How splendid to come across a contemporary novel that falls effortlessly into the categories of 'couldn't put down' and 'must tell others'.
Lev is a fortyish semi-skilled worker who, like thousands of others, rides the long-distance bus from his native eastern Europe. He arrives at Victoria Coach Station, with a suitcase, a few pounds and a yearning to better himself and his family.
Lev, still grieving following his wife's death from cancer, has left his daughter and mother in his unnamed homeland.
A lesser writer might have been content with creating a sort of 'Every-migrant' figure. Lev is much more than that - complex, troubled, stubborn, determined.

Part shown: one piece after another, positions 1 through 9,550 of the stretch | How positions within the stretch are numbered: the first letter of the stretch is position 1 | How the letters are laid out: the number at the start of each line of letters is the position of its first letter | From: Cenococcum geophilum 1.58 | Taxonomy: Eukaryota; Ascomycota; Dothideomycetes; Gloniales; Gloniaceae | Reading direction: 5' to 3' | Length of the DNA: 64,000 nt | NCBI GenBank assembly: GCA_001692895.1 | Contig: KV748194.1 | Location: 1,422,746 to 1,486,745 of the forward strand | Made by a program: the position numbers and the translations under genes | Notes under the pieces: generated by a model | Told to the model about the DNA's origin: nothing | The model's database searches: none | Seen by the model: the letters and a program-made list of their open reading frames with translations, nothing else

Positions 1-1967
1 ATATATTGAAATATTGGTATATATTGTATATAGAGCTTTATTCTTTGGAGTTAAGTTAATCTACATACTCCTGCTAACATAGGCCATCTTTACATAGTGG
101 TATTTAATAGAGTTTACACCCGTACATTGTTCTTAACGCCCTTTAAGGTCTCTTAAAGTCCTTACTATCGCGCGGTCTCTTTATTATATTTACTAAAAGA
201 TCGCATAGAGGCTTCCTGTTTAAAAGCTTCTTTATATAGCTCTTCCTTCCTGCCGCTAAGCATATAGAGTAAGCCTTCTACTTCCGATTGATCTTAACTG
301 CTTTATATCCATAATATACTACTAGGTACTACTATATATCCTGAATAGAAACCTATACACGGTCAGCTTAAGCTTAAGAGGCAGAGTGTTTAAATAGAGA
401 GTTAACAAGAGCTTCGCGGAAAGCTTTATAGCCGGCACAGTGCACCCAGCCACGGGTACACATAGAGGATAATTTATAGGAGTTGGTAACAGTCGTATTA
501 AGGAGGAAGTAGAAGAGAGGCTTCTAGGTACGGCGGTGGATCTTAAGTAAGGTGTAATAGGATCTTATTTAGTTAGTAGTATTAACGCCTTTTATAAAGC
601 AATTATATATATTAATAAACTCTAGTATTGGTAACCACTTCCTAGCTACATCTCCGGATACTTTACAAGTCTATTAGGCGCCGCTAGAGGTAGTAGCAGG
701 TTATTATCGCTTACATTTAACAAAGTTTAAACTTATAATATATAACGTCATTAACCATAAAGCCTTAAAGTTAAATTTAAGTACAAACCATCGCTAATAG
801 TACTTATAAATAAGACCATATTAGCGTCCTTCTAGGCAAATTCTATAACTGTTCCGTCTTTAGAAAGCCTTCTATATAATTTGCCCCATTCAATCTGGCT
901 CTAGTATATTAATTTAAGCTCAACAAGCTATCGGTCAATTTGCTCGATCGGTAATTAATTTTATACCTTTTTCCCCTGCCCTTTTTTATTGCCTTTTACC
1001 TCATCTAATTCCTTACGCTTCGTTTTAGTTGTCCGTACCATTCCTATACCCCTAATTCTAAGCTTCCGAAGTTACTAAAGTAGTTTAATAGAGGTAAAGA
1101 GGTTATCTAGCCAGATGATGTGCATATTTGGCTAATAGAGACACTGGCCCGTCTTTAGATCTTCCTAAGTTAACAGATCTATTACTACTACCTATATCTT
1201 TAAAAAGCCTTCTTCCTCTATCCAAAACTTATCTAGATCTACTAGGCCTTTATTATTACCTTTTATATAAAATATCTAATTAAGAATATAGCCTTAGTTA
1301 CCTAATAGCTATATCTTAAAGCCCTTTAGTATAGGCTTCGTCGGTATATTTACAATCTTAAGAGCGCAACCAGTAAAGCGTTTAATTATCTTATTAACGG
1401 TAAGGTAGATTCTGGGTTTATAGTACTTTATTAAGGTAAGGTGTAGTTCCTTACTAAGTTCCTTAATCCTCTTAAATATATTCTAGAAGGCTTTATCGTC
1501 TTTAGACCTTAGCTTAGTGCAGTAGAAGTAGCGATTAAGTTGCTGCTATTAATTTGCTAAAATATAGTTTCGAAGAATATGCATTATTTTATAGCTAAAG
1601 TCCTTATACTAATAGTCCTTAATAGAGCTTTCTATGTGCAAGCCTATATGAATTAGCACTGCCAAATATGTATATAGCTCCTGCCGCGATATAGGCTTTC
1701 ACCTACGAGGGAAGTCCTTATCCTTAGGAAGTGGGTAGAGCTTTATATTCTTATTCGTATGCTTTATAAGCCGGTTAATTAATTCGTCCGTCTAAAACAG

What follows is an unsentimental account of life at the ragged edges of today's Britain. Little victories, crushing setbacks, until Lev lands a job washing dishes in an up-and-coming restaurant.
Tremain has done her homework about the catering industry - the knife-edge margin between success and failure, the feverish intensity of work in a high-end kitchen, the heartless competitiveness, the occasional moments of grace and generosity.
If a mark of a good novel is that it changes how you think about other people, then The Road Home is a definite success.